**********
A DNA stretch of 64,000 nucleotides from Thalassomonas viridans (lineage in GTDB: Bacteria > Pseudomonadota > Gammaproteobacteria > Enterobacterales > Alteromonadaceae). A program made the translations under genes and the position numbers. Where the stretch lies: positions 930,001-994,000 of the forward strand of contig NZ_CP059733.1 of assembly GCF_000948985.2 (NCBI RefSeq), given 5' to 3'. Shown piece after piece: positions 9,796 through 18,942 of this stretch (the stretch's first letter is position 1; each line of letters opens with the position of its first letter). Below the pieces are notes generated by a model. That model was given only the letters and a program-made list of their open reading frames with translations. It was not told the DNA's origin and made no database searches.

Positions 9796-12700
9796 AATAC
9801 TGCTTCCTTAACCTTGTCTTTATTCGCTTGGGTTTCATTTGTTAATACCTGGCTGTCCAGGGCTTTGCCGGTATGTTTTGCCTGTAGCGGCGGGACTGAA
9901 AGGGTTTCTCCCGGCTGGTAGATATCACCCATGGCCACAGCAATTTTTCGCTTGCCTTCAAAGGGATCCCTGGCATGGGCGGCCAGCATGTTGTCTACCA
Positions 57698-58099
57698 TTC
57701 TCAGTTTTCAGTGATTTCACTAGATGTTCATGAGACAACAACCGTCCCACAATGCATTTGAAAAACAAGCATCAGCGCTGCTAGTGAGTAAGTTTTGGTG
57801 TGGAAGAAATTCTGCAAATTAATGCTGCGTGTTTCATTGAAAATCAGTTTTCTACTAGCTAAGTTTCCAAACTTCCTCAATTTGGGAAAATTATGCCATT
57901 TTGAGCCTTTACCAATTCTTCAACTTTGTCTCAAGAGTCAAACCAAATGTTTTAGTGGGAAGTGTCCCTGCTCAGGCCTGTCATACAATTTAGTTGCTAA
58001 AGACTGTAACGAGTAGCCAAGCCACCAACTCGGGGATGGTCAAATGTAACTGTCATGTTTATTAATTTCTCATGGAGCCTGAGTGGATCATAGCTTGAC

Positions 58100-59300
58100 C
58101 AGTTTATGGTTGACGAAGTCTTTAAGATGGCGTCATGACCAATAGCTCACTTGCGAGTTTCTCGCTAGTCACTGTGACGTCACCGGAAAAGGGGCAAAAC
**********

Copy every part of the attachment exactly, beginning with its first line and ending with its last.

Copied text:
A DNA stretch of 64,000 nucleotides from Thalassomonas viridans (lineage in GTDB: Bacteria > Pseudomonadota > Gammaproteobacteria > Enterobacterales > Alteromonadaceae). A program made the translations under genes and the position numbers. Where the stretch lies: positions 930,001-994,000 of the forward strand of contig NZ_CP059733.1 of assembly GCF_000948985.2 (NCBI RefSeq), given 5' to 3'. Shown piece after piece: positions 9,796 through 18,942 of this stretch (the stretch's first letter is position 1; each line of letters opens with the position of its first letter). Below the pieces are notes generated by a model. That model was given only the letters and a program-made list of their open reading frames with translations. It was not told the DNA's origin and made no database searches.

Positions 9796-12700
9796 AATAC
9801 TGCTTCCTTAACCTTGTCTTTATTCGCTTGGGTTTCATTTGTTAATACCTGGCTGTCCAGGGCTTTGCCGGTATGTTTTGCCTGTAGCGGCGGGACTGAA
9901 AGGGTTTCTCCCGGCTGGTAGATATCACCCATGGCCACAGCAATTTTTCGCTTGCCTTCAAAGGGATCCCTGGCATGGGCGGCCAGCATGTTGTCTACCA
Positions 57698-58099
57698 TTC
57701 TCAGTTTTCAGTGATTTCACTAGATGTTCATGAGACAACAACCGTCCCACAATGCATTTGAAAAACAAGCATCAGCGCTGCTAGTGAGTAAGTTTTGGTG
57801 TGGAAGAAATTCTGCAAATTAATGCTGCGTGTTTCATTGAAAATCAGTTTTCTACTAGCTAAGTTTCCAAACTTCCTCAATTTGGGAAAATTATGCCATT
57901 TTGAGCCTTTACCAATTCTTCAACTTTGTCTCAAGAGTCAAACCAAATGTTTTAGTGGGAAGTGTCCCTGCTCAGGCCTGTCATACAATTTAGTTGCTAA
58001 AGACTGTAACGAGTAGCCAAGCCACCAACTCGGGGATGGTCAAATGTAACTGTCATGTTTATTAATTTCTCATGGAGCCTGAGTGGATCATAGCTTGAC

Positions 58100-59300
58100 C
58101 AGTTTATGGTTGACGAAGTCTTTAAGATGGCGTCATGACCAATAGCTCACTTGCGAGTTTCTCGCTAGTCACTGTGACGTCACCGGAAAAGGGGCAAAAC